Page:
Abstract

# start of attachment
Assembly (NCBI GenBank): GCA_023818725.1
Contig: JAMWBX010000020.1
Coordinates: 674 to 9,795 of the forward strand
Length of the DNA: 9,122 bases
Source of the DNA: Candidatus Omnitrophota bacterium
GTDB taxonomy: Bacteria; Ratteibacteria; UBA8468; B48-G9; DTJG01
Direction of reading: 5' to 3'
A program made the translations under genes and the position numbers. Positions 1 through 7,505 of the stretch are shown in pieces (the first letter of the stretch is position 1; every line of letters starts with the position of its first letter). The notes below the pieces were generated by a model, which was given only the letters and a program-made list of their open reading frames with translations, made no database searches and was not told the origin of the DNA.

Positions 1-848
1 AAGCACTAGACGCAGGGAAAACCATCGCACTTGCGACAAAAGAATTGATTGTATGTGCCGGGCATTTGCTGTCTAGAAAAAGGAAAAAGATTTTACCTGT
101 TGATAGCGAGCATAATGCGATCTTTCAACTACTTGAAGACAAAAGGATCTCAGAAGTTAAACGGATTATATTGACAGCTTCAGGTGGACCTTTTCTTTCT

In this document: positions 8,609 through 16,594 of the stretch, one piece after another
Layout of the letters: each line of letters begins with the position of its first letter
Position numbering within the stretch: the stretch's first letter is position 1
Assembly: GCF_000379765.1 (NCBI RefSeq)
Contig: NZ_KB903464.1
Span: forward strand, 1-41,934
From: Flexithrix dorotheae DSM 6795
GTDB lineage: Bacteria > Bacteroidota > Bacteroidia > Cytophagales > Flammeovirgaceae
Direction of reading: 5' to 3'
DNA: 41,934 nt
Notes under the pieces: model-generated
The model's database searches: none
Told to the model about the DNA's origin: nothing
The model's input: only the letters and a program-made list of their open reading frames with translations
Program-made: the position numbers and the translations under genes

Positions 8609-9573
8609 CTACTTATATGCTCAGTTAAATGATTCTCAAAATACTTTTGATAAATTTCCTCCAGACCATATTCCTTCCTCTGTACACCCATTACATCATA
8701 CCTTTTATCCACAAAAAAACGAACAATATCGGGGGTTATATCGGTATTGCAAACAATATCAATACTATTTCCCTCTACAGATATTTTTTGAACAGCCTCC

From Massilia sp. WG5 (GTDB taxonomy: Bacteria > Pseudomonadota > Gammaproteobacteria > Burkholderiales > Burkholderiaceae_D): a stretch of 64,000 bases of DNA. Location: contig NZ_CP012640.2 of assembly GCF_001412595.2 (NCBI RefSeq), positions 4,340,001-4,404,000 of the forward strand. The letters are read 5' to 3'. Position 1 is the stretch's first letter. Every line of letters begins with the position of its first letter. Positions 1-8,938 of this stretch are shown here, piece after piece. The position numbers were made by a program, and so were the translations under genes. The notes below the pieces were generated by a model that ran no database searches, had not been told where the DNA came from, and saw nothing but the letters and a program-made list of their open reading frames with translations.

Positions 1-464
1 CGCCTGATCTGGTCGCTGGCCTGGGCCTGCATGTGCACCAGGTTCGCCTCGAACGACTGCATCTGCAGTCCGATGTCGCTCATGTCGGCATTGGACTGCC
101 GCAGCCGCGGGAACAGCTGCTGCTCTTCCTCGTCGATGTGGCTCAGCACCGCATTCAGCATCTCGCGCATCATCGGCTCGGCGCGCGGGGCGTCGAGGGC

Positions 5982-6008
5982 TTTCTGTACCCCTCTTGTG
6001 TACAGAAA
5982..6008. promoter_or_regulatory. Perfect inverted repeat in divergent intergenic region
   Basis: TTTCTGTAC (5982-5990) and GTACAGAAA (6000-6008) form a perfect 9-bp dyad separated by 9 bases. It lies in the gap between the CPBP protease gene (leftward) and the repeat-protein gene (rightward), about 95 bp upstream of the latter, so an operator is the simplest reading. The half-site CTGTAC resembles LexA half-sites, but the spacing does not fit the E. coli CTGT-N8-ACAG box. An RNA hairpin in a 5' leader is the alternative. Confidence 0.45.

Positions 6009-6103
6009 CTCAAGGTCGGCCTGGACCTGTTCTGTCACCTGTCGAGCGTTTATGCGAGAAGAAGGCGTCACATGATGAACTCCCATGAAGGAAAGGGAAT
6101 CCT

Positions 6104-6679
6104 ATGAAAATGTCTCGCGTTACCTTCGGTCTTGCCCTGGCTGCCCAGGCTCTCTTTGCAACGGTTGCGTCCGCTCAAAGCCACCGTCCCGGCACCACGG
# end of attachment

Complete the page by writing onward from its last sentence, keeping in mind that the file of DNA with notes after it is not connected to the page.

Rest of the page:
Two key questions are raised by the presence in the Basin and Range Province of subhorizontal normal faults, which were active in and around the Miocene. First, how did they develop, when their existence seems to be precluded by elementary rock-mechanics arguments? Second, if they did slip in the recent geological past, why do normal faults now active in the brittle upper crust have steeper dips, both in the western USA and elsewhere? One may now answer both questions, by considering the stress field in regions where the isostatic response during extension involves horizontal flow in the plastic lower crust. This stress tensor will have inclined principal axes, making it possible for normal faults to form with either very steep or subhorizontal dips depending on the sense of flow. This can be controlled by environmental conditions, which influence rates of hanging-wall sedimentation and footwall erosion and thus determine lateral variations in lithostatic pressure in the lower crust. Regional-scale lateral variations in the geothermal gradient caused by subduction can also influence lower-crustal flow regimes in adjacent zones of continental extension, enabling extension to occur on low-angle normal faults dipping away from the active continental margin.

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